The ongoing schemes of Joker make us consider the motivation that fuels its operators. Why do these threat actors help these subscription companies? There are no referral programs in the subscription websites, so it looks like these operators won’t benefit from these. Some malware operators stop once Google detects their apps. Judging by how Joker operators repeatedly ensure the malware’s persistence in Google Play even after being caught numerous times, most probably there are ways they are profiting from this scheme.
These apps also raise concerns about the security of the service providers’ sites. Some users complain that the service providers involved in these are also at fault since they do not verify the subscriptions with the customer. While these sites have verification measures, they are too simple and likely to be exploited.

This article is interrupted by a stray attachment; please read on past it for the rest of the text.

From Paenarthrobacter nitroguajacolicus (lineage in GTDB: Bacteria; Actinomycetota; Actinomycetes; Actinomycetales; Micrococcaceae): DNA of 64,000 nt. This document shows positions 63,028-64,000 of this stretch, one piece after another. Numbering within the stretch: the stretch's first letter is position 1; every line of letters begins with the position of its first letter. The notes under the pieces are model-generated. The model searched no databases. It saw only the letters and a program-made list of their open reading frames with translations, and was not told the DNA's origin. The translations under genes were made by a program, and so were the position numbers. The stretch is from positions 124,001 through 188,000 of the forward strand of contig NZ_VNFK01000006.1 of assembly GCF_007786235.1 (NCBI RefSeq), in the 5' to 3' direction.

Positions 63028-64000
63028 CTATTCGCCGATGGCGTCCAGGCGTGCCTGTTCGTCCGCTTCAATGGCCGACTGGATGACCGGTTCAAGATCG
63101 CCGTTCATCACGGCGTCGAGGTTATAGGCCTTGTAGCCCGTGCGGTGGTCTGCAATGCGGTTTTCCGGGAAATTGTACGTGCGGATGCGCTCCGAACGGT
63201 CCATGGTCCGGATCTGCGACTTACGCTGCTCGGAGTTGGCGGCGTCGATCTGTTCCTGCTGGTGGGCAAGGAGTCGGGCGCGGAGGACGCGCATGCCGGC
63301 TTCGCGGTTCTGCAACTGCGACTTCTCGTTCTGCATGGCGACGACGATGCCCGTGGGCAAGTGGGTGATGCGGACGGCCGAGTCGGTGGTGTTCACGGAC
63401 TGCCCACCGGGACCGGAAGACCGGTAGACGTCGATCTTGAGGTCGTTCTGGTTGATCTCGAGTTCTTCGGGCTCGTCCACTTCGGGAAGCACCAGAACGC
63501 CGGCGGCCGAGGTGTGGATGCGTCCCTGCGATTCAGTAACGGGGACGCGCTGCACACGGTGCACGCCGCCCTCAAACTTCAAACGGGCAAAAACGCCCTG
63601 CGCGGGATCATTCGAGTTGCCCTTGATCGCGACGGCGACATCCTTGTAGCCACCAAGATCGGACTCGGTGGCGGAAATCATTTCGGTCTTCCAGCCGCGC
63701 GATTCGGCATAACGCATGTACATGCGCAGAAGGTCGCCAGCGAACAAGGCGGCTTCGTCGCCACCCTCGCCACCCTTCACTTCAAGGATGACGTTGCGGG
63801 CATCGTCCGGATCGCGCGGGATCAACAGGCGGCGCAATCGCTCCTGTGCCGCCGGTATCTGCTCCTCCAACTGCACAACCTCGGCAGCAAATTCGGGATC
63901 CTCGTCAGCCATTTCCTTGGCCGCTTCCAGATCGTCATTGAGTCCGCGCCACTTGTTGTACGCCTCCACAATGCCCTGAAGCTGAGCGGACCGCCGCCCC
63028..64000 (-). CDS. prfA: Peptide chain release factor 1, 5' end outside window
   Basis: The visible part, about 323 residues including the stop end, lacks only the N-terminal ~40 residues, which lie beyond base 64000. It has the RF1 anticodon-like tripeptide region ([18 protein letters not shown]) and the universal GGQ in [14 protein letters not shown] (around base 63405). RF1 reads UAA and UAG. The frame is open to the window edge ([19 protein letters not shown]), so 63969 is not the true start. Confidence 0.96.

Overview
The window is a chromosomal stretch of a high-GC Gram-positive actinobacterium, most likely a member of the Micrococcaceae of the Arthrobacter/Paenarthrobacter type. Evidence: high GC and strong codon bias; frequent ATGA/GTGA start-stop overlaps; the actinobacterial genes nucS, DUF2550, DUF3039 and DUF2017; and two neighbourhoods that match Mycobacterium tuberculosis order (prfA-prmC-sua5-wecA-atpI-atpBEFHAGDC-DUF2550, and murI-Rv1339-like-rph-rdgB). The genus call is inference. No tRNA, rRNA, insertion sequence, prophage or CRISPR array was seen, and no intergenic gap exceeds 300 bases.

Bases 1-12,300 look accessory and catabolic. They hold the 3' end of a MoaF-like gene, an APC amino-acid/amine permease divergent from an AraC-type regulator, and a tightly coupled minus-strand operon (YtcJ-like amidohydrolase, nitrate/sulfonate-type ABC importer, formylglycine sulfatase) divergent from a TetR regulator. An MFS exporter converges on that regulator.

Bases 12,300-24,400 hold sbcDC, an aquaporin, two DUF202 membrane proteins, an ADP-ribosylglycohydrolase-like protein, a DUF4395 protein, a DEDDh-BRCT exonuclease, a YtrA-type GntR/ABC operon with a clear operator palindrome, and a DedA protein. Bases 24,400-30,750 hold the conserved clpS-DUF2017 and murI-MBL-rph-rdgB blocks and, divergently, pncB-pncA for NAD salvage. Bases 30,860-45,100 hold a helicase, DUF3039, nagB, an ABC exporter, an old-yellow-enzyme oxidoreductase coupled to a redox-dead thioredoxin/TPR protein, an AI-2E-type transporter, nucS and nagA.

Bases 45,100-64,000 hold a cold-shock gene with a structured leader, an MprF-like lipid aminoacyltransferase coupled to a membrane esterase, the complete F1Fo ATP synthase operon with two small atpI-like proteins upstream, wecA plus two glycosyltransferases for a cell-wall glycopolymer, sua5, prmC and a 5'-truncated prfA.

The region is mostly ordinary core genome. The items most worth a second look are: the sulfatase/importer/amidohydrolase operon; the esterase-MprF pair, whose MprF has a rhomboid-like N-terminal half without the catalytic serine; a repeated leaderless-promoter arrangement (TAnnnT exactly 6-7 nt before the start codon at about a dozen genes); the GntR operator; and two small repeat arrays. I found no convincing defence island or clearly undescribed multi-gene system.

Joker operators seem to never run out of tricks, so security researchers, organizations, and users alike should remain vigilant in detecting and thwarting the malware.
As security researchers unmask hundreds of Joker apps, the malware quickly takes on a different face in the form of new apps. Due to this, users are advised to avoid downloading unnecessary apps. It is also recommended to periodically check for unused apps and delete them. Another good security practice would be to habitually patch and update devices. It would also help to stay updated about the latest research on mobile security.
We recommend the following Trend Micro solutions for protecting mobile devices:
- Trend Micro™ Mobile Security for Enterprise offers device, application management, and data protection. It defends devices from attacks that exploit vulnerabilities, unauthorized access to apps, and malware and fraudulent websites.
- Trend Micro’s Mobile App Reputation Service (MARS) protects Android and iOS devices through sandbox and machine learning technologies. This strengthens defenses against malware and application vulnerability.
Indicators of Compromise